Renewable energy in Europe & what it means for project cargo

Renewable energy in Europe, as in the Americas and the Middle East, is powering high demand for continent-wide project cargo services.

The EU alone has set some major clean energy targets for the future. Wind is at the forefront of European renewable development, which means good news for heavy lift and breakbulk companies in and around Europe.

Renewable energy in Europe

Renewable energy projects are fuelling Europe's project cargo market.

By 2020, the European Union has the goal of sourcing 20% of all energy consumed in the bloc coming from sustainable means. It hopes to expand that a further 12% by 2030.

There is big renewable energy investment across the continent, with wind power is leading the way.

Once 2030 is reached, European Union estimates suggest an additional 320 GW of wind power, both on and offshore, will be added to Europe’s energy mix. Germany will install the most, with 85 GW of wind, followed by France with 43 GW and the UK with 38 GW.

As of 2019, though, the UK is spearheading European wind investment. In the year’s first half, Britain installed 931 MW of offshore capacity. It also has significant projects underway. Hornsea-1, a 1.2 GW wind farm being built off the North-East coast, will be the largest of its kind in the world once completed. Ørsted is currently installing over 100 Siemens Gamesa turbines at the project site.

In fact, recent research from the UK’s University of Sussex suggests that Europe by itself has the power to meet the globe’s entire energy demands. The study revealed that, if Europe meets its potential onshore wind farm capacity, it could power 52.5 Terawatts of power.

So, we know there is already enormous potential here, but what kind of renewables activity is happening throughout Europe?

European wind projects to watch

Europe is a hotbed of renewable energy activity.

On and offshore windfarms hold the key to Europe’s energy kingdom. In just 2018 alone, over €30bn was spent on installation of new wind projects throughout Europe. This massive sum is only set to be eclipsed in the future, especially if we look at upcoming projects.

Let’s start with the big one. As mentioned earlier, Hornsea-1 boasts 1.2 GW power generation capacity. As of June 2019, Hornsea was about halfway complete, thanks in small part due to heavy lift activity by Fred. Olsen Windcarrier. The carrier has been using its dedicated wind turbine blade and geoerator carrying jack up vessel to ship these massive components from the Port of Hull to the site 120km off the North England coast.

87 of Hornsea’s 174 Siemens Gamesa turbines have been moved and installed at Hornsea thus far. Another 87 are awaiting installation. Hornsea, which has already started power generation, will be fully commissioned in the first quarter of 2020.

Hornsea is set to be a hotbed of wind activity. A second farm is set to enter operation in 2022, while Orsted’s planned Hornsea-3 project holds 2.4 GW capacity. If completed, this would become the world’s largest windfarm – roughly twice the size of Hornsea-1.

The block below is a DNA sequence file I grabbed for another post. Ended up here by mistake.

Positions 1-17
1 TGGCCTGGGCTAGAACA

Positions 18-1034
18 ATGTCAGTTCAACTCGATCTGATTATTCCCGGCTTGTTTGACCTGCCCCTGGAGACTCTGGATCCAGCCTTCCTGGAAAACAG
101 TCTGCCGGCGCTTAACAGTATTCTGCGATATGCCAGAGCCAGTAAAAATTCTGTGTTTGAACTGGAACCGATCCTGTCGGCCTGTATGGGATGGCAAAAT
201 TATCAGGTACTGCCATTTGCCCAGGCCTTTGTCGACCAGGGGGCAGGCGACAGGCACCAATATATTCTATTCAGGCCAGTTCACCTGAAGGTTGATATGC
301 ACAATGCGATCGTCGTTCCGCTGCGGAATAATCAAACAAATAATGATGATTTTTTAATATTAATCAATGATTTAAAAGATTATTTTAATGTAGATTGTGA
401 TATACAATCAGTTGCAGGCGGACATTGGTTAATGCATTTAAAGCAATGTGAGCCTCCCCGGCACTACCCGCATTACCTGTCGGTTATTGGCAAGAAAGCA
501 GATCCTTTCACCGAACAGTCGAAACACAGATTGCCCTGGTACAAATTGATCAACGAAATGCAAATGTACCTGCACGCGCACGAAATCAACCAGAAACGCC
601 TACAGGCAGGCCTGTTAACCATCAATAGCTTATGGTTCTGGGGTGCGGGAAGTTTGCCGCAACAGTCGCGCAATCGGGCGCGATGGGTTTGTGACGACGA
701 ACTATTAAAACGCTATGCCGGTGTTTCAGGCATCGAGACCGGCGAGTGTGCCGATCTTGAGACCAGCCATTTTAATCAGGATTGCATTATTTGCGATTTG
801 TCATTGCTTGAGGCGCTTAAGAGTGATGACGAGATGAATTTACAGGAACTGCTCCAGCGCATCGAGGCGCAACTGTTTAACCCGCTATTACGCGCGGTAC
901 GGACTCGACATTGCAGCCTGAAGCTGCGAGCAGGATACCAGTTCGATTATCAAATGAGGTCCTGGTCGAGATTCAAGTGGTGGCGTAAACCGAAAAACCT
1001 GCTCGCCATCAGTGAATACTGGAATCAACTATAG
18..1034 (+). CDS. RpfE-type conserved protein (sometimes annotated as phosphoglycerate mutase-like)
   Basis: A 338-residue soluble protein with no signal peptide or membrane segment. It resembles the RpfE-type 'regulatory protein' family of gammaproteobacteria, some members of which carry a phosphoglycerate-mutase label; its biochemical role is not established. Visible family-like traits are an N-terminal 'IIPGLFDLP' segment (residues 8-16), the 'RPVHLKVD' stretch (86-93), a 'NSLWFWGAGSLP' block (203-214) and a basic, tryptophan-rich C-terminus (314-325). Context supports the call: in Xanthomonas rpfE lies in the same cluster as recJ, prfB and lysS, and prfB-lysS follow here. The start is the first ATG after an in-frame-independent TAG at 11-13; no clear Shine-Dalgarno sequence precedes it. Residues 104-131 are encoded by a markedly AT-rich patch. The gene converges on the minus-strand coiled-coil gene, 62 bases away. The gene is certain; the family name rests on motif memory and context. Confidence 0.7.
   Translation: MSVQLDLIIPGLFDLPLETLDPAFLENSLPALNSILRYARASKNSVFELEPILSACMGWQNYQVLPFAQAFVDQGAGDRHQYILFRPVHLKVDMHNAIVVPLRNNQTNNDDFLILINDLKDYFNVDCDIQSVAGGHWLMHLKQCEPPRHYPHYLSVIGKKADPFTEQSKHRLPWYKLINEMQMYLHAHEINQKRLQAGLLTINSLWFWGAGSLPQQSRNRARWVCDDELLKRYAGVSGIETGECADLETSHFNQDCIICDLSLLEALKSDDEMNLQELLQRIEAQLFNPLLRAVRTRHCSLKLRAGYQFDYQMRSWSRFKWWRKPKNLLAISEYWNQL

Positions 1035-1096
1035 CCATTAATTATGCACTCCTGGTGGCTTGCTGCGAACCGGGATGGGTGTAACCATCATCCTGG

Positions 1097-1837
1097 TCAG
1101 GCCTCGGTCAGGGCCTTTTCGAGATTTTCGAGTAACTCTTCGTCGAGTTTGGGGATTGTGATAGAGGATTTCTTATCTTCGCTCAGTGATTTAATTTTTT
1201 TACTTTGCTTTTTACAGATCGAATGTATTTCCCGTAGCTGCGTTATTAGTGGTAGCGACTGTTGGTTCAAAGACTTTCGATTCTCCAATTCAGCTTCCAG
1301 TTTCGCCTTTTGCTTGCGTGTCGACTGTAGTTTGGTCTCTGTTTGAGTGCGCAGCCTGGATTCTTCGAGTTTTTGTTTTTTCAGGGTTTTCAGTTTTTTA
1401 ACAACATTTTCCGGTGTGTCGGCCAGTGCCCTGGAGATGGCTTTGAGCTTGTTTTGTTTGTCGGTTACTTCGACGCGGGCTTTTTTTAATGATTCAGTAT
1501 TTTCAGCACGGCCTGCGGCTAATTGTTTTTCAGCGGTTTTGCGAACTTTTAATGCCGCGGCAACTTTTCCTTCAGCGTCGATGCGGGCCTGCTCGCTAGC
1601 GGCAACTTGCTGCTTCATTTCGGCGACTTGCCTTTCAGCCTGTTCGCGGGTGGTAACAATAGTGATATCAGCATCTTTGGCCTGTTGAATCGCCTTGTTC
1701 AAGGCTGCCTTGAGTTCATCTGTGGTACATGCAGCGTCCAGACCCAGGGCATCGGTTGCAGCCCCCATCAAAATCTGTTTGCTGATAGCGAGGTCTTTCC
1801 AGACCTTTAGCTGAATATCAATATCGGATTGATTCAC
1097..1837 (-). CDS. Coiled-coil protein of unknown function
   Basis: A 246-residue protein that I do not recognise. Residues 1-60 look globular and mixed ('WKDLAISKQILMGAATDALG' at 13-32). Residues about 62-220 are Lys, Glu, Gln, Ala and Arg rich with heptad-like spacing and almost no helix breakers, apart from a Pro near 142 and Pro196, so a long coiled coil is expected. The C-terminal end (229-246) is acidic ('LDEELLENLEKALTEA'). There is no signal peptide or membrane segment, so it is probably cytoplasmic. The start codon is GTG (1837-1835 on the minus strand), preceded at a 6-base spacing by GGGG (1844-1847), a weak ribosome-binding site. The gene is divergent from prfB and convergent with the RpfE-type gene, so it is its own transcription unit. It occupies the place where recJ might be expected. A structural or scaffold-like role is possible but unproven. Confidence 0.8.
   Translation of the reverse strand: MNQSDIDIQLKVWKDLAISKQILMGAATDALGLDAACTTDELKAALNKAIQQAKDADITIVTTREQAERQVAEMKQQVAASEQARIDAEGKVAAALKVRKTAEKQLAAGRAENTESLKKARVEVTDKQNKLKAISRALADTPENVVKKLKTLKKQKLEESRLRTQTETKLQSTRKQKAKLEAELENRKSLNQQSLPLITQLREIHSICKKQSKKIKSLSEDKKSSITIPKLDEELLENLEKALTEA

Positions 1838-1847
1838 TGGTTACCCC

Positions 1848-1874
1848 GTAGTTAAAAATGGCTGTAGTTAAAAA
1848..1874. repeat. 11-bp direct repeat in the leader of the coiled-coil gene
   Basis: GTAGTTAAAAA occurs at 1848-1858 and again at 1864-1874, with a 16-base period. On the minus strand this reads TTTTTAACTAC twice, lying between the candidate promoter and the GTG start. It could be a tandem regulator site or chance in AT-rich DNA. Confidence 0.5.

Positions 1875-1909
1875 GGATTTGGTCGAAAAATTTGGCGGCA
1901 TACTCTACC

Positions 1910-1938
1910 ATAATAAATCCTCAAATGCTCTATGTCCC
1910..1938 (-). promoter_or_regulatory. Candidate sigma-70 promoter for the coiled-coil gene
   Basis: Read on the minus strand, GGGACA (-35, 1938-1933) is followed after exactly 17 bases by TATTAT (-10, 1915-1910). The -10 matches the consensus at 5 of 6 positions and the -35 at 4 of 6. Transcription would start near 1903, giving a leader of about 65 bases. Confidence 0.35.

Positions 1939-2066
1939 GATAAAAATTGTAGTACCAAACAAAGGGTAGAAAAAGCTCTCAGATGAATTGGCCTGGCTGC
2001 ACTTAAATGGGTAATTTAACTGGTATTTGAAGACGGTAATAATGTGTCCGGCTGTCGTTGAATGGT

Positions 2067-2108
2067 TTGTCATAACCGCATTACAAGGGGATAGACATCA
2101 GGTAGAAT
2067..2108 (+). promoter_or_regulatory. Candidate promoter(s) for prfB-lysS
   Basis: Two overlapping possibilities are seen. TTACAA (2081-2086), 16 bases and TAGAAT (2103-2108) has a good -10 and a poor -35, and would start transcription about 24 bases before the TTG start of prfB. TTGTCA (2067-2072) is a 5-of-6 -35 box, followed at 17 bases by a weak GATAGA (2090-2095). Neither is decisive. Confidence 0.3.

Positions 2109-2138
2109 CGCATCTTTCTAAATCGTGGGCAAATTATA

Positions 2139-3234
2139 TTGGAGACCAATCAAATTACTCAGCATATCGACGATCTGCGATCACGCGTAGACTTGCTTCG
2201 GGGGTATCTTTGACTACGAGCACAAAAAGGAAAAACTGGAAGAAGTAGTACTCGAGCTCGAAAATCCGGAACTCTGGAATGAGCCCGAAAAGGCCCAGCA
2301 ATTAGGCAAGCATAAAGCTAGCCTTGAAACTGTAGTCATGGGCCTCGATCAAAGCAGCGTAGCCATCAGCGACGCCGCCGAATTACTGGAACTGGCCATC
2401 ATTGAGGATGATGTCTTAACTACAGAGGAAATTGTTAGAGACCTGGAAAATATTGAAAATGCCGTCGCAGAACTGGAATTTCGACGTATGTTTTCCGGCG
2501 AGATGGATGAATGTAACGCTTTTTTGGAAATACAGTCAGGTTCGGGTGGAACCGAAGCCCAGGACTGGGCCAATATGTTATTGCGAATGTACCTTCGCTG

Indeed, offshore is seeing large chunks of investment, and significant spending, in the wind sector. Spending on the top ten largest windfarms clocks in at over €10bn, incorporating Dutch, British and German-based projects in the North and Baltic Seas.

But what about onshore? In the first half of 2019, total onshore instalment was greater than offshore, click in at 2.9 GW of capacity. Indeed, investment for future onshore projects during the same period was around €6.4bn.

France led the way in onshore capacity, adding 523 MW of new wind projects during the year. But Norway is coming. Its Fosen Vind project plans to add 1,000 MW to Norway’s clean energy mix, lead by Nordic Wind Power.

How wind is already increasing project cargo activity in Europe

Transporters are already seeing plenty of contract potential in renewable energy.

By looking at the Breakbulk Europe news section, we can already see the influence of renewables on securing cargo carrying contracts for specialist transporters.

For instance, Collet & Sons has been moving turbine blades for the initial construction phase of the Clocaenog Forest onshore facility in North Wales. As well as the blades, Collet & Sons is delivery towers and nacelles, as well as handling all heavy lift, port handling and transportation operations.

Of course, despite project sites being located in Europe, delivery of key components is a global concern. Import/export processes are just as important as end-to-end delivery. For instance, Protranser International Logistics has been busy delivering 12 36-piece turbine blade loads to European ports from a factory in Northern China.

And even in markets dominated by oil & gas development, renewable projects are helping to create increased cargo demand. Just look at Russia. A nation reliant on hydrocarbons for its ongoing prosperity is turning towards greener energy to power itself – and this is proving good news for continental transporters.

Barrus Projects is certainly reaping the benefit of increased Russian onshore wind activity. The carrier has been delivering nacelles for two Russian windfarms, Kamensko-Karsnosulinskaya and Gukovo, in the Rostov region. This included utilisation of a ferry for river transport when delivering nacelles from the factory to both project sites.

As we can see, renewable energy is proving a bountiful  stream of contracts for Europe-based and international transporters.

Find renewable energy cargo contracts at Breakbulk Europe

Breakbulk Europe, the project cargo community’s largest meeting point, is the place to capitalise on Europe's brighter renewable energy market outlook.

Whether you’re a carrier, cargo owner, freight forwarder, equipment supplier or involved in heavy lift and project cargo, you’ll find your latest contract or project partner here.

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